There is no one-size-fits-all approach here, as media sources vary and different official records are publicly available in each jurisdiction — but Google search may at least help you determine what is available and where to try looking.  

Specialist compliance or intelligence companies may also be able to help.

3) Making enquiries

Speaking to peers in the marketplace will help you go beyond online information and provide a better sense of the investor’s track record, modus operandi and general reputation. This can include other investees, or other sources in the relevant sector and country. Are they in a good financial standing? Are they known to practice dubious or aggressive business practices? Have they been involved in any previous scandals or legal or regulatory issues? Have any previous investment relationships gone sour? 

This approach is particularly useful in countries with undeveloped media landscapes, poor press freedom or limited public records. Investors from countries with lower standards of transparency and higher levels of financial crime pose additional concerns — for instance, how did they initially make their money and what is their political standing in their home country?

“…human sources will normally be far more revealing than published information.”

Use LinkedIn to identify helpful people in your extended network, and don’t be afraid of leveraging second-degree contacts who you don’t know personally — the majority of people are likely to be happy to help. It’s important to consider the impartiality of whoever you speak to and how discreet you need to be, but if you bear this in mind, human sources will normally be far more revealing than published information.  

4) Contextualisation

Analysing information on overseas investors may require an understanding of their home country; for example, investors who established their fortune in Russia and the former USSR in the privatisation programmes of the 1990s. In many countries, it will be important to understand political patronage — whether your investors have political influence or connections, whether this could have helped them make money illegally or unethically or to avoid legal actions and whether their position may be threatened by changes to the current political regime. Consider speaking to people in your network who may be able to provide these contextual insights.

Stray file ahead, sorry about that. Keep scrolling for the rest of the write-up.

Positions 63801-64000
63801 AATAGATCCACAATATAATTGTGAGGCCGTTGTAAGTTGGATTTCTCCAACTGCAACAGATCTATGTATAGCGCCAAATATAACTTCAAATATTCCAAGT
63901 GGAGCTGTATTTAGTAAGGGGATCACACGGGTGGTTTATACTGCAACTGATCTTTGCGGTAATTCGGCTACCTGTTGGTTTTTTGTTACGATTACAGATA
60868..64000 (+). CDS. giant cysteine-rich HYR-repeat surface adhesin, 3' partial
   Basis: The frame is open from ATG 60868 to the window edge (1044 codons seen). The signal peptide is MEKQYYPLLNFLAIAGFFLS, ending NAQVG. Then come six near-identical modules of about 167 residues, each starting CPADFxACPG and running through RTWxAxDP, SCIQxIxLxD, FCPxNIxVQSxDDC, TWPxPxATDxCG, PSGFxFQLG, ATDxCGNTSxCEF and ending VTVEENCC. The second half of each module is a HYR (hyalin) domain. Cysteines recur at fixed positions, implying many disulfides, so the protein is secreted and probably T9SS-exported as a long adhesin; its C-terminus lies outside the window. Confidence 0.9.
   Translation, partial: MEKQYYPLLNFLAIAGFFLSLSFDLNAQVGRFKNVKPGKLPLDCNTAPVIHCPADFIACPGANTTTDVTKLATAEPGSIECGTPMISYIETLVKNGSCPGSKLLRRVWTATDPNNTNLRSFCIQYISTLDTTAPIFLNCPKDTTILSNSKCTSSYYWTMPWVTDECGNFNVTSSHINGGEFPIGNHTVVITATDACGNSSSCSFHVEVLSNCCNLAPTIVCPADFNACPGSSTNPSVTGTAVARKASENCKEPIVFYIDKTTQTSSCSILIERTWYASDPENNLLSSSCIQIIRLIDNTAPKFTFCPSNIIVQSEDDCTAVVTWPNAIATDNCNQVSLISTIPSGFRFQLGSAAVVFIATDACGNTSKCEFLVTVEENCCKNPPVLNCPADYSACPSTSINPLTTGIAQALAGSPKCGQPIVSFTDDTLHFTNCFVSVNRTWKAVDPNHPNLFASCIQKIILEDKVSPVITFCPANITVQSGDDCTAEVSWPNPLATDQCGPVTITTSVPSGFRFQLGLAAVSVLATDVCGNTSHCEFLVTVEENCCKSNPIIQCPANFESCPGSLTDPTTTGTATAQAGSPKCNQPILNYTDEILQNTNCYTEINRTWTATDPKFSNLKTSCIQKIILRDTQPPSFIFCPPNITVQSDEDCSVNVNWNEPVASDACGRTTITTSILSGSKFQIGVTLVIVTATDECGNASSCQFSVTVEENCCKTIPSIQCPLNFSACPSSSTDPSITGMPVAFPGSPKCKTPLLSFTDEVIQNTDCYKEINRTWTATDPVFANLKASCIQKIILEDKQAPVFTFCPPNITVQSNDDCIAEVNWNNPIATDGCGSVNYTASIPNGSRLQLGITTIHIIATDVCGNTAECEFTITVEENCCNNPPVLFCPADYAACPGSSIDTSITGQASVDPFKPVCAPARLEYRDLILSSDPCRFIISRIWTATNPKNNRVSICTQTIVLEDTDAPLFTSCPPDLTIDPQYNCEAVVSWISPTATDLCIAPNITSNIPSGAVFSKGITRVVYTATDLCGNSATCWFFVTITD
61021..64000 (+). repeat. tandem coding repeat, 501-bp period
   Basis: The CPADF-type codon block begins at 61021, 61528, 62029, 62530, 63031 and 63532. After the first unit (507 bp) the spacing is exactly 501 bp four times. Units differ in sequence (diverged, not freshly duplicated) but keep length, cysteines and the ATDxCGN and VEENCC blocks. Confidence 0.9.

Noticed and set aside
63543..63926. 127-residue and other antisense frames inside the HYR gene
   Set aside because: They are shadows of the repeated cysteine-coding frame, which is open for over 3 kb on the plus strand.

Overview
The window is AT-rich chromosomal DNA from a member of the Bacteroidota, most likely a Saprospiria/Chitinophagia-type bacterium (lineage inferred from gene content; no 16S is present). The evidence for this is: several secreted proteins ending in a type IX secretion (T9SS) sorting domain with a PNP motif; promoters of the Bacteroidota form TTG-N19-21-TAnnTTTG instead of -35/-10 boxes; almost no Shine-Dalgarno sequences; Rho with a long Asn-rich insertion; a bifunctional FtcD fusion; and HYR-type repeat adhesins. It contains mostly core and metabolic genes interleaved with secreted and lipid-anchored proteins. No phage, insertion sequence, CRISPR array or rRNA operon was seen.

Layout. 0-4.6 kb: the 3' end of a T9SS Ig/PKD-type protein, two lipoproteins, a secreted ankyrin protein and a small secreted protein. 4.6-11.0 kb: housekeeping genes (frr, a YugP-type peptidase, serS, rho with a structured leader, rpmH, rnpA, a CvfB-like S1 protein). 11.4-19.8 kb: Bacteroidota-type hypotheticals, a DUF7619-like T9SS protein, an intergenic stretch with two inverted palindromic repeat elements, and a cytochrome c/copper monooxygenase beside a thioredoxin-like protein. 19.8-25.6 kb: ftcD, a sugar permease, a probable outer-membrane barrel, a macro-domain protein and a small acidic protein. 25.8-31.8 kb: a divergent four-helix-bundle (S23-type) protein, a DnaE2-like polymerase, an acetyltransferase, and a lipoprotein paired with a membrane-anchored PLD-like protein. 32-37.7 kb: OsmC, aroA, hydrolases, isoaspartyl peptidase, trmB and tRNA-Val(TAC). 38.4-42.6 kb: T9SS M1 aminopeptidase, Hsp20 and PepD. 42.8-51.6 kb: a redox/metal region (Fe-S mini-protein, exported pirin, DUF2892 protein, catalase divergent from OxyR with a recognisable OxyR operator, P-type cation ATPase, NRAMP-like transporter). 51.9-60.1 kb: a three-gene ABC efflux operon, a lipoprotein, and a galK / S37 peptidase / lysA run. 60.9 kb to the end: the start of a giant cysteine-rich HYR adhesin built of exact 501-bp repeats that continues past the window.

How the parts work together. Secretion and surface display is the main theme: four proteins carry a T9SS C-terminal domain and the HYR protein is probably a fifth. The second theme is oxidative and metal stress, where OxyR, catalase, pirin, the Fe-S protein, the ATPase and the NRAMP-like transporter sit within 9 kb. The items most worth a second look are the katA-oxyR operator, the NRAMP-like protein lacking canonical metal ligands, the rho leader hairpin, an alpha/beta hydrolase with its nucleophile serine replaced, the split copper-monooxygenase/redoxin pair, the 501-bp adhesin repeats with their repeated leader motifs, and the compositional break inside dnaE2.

We recently saw the value of sound investor due diligence in the case of a Russian venture capitalist looking to invest in a UK fintech. Research using the steps outlined above uncovered concerns about their source of wealth and modus operandi: they had political connections to the Kremlin, held business interests in opaque jurisdictions through apparent shell companies and held UK corporate interests which raised questions. These concerns ultimately led to the fintech rejecting the investment — a disappointment in the short term, but likely a prudent decision in the long run.

Just as all compliance processes vary based on a company’s profile, business model and risk appetite, different companies will apply different standards of due diligence when considering potential investors. But the important message for all startups right now is to do your homework, and don’t panic and get into bed with someone you’re not comfortable with. It is still possible to fundraise successfully (see Lunar and Yapily’s successful funding rounds earlier this month) and the current situation will eventually pass. But on top of all the other problems the Covid-19 crisis is causing, you do not need a dodgy investor to add a ticking time bomb.

Maya Braine is senior consultant at financial crime consultancy Fintrail.

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David Mayes
David Mayes

I have my own three stereotypical startup investors to avoid like plutonium: the science/technical boffin who believes he knows your technology better than you, a large corporate veteran who thinks he knows how to manage a startup, and literally, a rich oil or cattle baron, who’s really looking for a new poker game.